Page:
Closed Loop Partners to Support Resource Recycling Systems’ NextCycle Initiative

As with any successful trade conference or trade show, organizers of the CleanEnviro Summit Singapore (CESG) later this month are looking to bring together stakeholders from all targeted industry sectors.

Dalson Chung, CEO of CESG, in an exclusive interview with Brian Taylor of Waste todayargues that the strength of such gatherings, in a recycling context, lies in part in their ability to “come together to identify and accelerate the action needed to achieve a circular economy.”

Waste Today (WT): How can an event like CESG help support circular economy efforts in Singapore and the ASEAN region?

Dalson Chung (DC): A global platform like CESG is a great opportunity for thought leaders, senior officials, regulators, policy makers and captains of industry to explore and develop innovative solutions that will help build cities. sustainable and resilient to climate change.

These solutions would not have been possible for a single stakeholder to implement on their own, further underscoring the importance of industry and stakeholders coming together to identify and accelerate the actions needed to achieve a cost saving. circular.

From city governments to technology providers to end-user associations, CESG will facilitate the cross-sharing of knowledge among the brightest minds in the environmental and sustainability industry.

The CESG also attaches great importance to stimulating innovation, as evidenced by the presence of a NEA innovation pavilion, dedicated to the presentation of new technologies, innovations, products and services in the field of the environment. . One of them is SCARCE, an e-waste recycling project at Nanyang Technological University that can directly contribute to circular economy efforts in Singapore.

WT: What is your assessment of the current venture capital and funding climate in Singapore for entrepreneurs with a circular economy idea?

CC : The latest report from the Intergovernmental Panel on Climate Change (IPCC) is a dire warning for the world to act on climate change, and Singapore is no different. However, the environment must be conducive to action. This means having the right policies and regulations, and the right circumstances for capital to flow to the available solutions.

As businesses focus on sustainability and the circular economy, Singapore is poised to become a global hub for innovation and entrepreneurship.

In the recent budget speech announced by the Government of Singapore, it was highlighted that green finance is one of the fastest growing segments and will issue $35 billion in green bonds by 2030 to finance projects in public sector green infrastructure.

To that end, we anticipate that many new and exciting solutions and technologies will be funded in Singapore. Thus, we have ensured that innovation and technologies will play a central role in the next CESG.

There will be an innovation showcase and pitch at the NEA Innovation Pavilion at CESG. Innovative ideas around e-waste management, sewage monitoring for COVID-19, cleaning robotics and other innovations related to environmental services will be presented at the pavilion in which companies can invest.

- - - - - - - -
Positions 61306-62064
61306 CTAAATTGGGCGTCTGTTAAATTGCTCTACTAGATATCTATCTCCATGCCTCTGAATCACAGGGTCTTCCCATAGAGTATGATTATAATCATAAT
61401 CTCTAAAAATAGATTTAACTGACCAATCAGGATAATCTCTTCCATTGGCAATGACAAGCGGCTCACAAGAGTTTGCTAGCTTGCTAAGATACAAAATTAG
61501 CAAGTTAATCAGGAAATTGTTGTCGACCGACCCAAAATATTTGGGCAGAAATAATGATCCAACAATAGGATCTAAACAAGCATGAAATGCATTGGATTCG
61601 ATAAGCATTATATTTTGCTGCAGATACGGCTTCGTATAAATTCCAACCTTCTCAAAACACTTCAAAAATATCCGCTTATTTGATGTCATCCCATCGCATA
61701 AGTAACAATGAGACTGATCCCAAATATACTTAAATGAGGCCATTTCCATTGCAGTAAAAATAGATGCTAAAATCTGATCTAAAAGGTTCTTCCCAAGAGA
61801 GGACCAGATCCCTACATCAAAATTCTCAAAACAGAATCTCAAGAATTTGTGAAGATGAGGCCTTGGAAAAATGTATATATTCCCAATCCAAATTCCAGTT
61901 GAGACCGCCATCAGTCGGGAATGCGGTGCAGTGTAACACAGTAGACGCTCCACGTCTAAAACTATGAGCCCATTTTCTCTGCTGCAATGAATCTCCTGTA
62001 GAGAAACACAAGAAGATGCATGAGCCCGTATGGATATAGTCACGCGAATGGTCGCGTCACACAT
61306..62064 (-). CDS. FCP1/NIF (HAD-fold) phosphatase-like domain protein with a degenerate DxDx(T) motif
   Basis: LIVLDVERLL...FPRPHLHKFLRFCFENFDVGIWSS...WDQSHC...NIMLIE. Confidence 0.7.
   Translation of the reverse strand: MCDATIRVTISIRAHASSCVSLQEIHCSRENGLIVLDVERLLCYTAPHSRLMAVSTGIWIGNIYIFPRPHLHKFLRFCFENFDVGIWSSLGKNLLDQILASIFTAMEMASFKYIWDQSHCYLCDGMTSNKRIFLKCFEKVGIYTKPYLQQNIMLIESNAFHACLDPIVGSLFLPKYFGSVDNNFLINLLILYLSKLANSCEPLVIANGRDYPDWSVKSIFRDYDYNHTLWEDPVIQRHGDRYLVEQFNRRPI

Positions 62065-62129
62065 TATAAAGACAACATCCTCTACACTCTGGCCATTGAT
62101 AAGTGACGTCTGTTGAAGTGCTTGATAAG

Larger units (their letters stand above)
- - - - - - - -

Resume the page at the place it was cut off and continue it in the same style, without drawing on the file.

WT: In what ways is the Singapore government funding or supporting increased landfill diversion? Has this level of support increased in recent years?

DS: Efficient waste management has always been a big issue for land-scarce Singapore. We have made a lot of efforts in the public, private and private sectors to ensure that Singapore becomes a zero waste nation.

Last year, the Singapore Green Plan 2030 was launched to catalyze a national sustainability movement to move towards a greener future. This included the goal of reducing the waste sent to the Semakau landfill by 20% by 2026 as an interim target before reaching the final target of a 30% reduction by 2030.

This year, we announced the $80 million Closing the Resource Loop (CTRL) funding initiative to support research and development into sustainable resource recovery solutions for major waste streams and research into useful and safe applications for treated waste residues. This is in addition to the $25 million awarded for the Waste-to-Energy program and $45 million under the Closing the Waste Loop funding initiative in previous years. Through CTRL, we aim to increase resource recovery and achieve a sustainable, resource-efficient and climate-resilient Singapore.

A key upstream measure to encourage sustainable production is the Extended Producer Responsibility (EPR) scheme. EPR requires producers, such as manufacturers and importers, to be responsible for the collection and proper treatment of their end-of-life products.

Since July of last year, we have implemented a REP scheme for e-wasteone of Singapore’s priority waste streams, which reduces our waste to landfill and ensures that valuable e-waste resources are recovered and used in the manufacture of new products.

Efforts are also underway to develop an EPR for packaging waste, another of Singapore’s priority waste streams. We will begin with a return program for beverage containers and have consulted with industry and the public on the framework for this program.

We are also pursuing plastics chemical recycling which converts waste plastics into pyrolysis oil, which can be used as a raw material for the manufacture of chemicals and plastics.

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